Liberty Street Economics , Paper 20140108

Report
Bank Capital and Real GDP Growth

We study the relationship between bank capital ratios and the distribution of future real GDP growth. Growth in the aggregate bank capital ratio corresponds to a smaller left tail of GDP—smaller crisis probability—but at the cost of a smaller right tail of growth outcomes—smaller probability of exuberant growth. This trade-off persists at horizons of up to eight quarters, highlighting the long-range consequences of changes in bank capital. We show that the predictive information in bank capital ratio growth is over and above that contained in real credit growth, suggesting importance ...
Staff Reports , Paper 950

Discussion Paper
Tax Reform's Impact on Bank and Corporate Cyclicality

The Tax Cuts and Jobs Act (TCJA) is expected to increase after-tax profits for most companies, primarily by lowering the top corporate statutory tax rate from 35 percent to 21 percent. At the same time, the TCJA provides less favorable treatment of net operating losses and limits the deductibility of net interest expense. We explain how the latter set of changes may heighten bank and corporate borrower cyclicality by making bank capital and default risk for highly levered corporations more sensitive to economic downturns.
Liberty Street Economics , Paper 20180716

Report
Evaluating the quality of fed funds lending estimates produced from Fedwire payments data

A number of empirical analyses of interbank lending rely on indirect inferences from individual interbank transactions extracted from payments data using algorithms. In this paper, we conduct an evaluation to assess the ability of identifying overnight U.S. fed funds activity from Fedwire payments data. We find evidence that the estimates extracted from the data are statistically significantly correlated with banks' fed funds borrowing as reported on the FRY-9C. We find similar associations for fed funds lending, although the correlations are lower. To be conservative, we believe that the ...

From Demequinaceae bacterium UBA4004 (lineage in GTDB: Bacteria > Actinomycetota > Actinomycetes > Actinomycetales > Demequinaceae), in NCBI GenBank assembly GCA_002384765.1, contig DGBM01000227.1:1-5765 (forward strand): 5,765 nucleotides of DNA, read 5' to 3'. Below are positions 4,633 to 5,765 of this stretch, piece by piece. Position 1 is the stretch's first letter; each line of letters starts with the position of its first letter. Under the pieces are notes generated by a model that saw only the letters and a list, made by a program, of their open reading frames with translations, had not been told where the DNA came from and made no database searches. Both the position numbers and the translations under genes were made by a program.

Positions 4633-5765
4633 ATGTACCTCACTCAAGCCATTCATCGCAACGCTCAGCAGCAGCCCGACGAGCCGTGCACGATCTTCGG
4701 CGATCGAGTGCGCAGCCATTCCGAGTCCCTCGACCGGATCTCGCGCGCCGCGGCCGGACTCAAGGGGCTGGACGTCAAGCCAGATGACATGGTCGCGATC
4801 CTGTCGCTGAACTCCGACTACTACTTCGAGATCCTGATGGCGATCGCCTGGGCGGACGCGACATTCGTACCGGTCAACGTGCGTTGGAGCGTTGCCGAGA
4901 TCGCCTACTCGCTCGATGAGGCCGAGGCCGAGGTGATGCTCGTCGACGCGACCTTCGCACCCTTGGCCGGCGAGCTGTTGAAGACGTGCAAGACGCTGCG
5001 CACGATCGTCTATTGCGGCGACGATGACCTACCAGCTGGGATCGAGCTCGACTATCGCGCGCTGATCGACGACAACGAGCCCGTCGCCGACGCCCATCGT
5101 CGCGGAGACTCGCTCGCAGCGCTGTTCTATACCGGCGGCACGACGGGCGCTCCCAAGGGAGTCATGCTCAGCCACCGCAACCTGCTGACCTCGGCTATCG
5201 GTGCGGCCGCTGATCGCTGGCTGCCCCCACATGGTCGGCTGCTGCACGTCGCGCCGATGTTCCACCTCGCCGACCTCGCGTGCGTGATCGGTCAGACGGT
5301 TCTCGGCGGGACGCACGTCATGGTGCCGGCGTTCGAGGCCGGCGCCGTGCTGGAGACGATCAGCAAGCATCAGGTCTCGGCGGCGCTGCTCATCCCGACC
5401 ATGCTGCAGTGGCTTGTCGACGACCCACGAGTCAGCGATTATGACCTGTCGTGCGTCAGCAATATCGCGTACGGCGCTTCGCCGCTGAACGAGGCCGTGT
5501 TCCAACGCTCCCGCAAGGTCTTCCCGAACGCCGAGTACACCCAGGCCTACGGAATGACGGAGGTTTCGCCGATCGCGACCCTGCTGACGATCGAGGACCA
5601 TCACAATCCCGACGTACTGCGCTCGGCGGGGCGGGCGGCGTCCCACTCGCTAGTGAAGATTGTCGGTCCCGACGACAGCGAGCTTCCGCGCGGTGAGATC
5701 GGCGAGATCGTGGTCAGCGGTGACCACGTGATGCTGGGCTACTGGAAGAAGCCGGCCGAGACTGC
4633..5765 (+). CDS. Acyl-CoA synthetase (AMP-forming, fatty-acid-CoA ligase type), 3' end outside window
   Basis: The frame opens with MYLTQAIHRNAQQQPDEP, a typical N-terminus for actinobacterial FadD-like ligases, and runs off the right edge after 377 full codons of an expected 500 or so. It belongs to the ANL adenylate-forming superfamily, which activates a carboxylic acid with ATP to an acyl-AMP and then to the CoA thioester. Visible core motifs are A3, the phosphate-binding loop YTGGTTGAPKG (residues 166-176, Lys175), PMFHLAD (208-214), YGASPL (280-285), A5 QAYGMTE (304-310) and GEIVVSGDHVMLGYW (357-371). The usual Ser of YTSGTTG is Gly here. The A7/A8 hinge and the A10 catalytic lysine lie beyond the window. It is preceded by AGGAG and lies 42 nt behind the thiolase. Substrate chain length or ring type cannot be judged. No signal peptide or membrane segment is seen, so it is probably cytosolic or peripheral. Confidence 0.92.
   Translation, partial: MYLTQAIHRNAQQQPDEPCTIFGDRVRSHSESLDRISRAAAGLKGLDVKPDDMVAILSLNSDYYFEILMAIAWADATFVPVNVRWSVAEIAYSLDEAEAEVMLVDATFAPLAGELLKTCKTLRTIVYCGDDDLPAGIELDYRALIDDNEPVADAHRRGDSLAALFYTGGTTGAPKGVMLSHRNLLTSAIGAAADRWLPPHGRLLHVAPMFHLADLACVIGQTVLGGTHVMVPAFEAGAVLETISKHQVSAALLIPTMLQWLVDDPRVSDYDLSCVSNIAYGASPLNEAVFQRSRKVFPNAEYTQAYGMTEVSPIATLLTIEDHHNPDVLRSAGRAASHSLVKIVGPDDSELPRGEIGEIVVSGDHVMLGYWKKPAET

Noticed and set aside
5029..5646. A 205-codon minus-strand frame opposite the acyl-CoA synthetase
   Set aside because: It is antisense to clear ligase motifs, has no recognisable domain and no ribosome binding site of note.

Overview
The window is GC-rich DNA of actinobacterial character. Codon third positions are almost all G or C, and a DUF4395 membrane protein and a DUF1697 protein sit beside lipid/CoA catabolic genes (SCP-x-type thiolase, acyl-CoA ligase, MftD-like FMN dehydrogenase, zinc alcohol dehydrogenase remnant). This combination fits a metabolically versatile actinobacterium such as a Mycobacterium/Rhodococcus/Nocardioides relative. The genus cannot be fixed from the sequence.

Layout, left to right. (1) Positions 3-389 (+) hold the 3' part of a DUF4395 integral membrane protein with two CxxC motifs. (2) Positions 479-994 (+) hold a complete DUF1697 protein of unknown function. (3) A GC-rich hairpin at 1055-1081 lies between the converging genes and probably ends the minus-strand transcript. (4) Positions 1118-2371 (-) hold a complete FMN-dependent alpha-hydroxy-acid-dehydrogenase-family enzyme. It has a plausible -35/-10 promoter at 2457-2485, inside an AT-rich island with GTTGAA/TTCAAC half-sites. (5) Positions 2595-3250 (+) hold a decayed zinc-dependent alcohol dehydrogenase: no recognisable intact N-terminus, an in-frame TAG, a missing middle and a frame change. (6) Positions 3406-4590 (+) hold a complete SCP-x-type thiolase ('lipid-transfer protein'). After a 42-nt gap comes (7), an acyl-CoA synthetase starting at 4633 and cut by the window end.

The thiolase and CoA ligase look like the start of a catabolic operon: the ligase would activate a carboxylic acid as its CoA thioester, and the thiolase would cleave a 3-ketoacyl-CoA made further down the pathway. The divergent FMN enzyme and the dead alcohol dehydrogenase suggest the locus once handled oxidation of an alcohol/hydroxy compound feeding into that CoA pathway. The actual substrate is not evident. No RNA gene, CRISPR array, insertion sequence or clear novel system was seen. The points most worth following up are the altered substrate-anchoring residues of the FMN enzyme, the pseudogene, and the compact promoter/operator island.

Staff Reports , Paper 629

Discussion Paper
State-of-the-Field Conference on Cyber Risk to Financial Stability

The Federal Reserve Bank of New York partnered with Columbia University’s School of International and Public Affairs (SIPA) for the second annual State-of-the-Field Conference on Cyber Risk to Financial Stability on December 14-15, 2020. Hosted virtually due to the COVID-19 pandemic, the conference took place amidst the unfolding news of a cyberattack against a major cybersecurity vendor and software vendor, underscoring vulnerabilities from cyber risk.
Liberty Street Economics , Paper 20210224

Report
The private premium in public bonds

This paper is the first to document the presence of a private premium in public bonds. We find that spreads are 31 basis points higher for public bonds of private companies than for bonds of public companies, even after controlling for observable differences, including rating, financial performance, industry, bond characteristics and issuance timing. The estimated private premium increases to 40-50 basis points when a propensity matching methodology is used or when we control for fixed issuer effects. Despite the premium pricing, bonds of private companies are no more likely to default or be ...
Staff Reports , Paper 553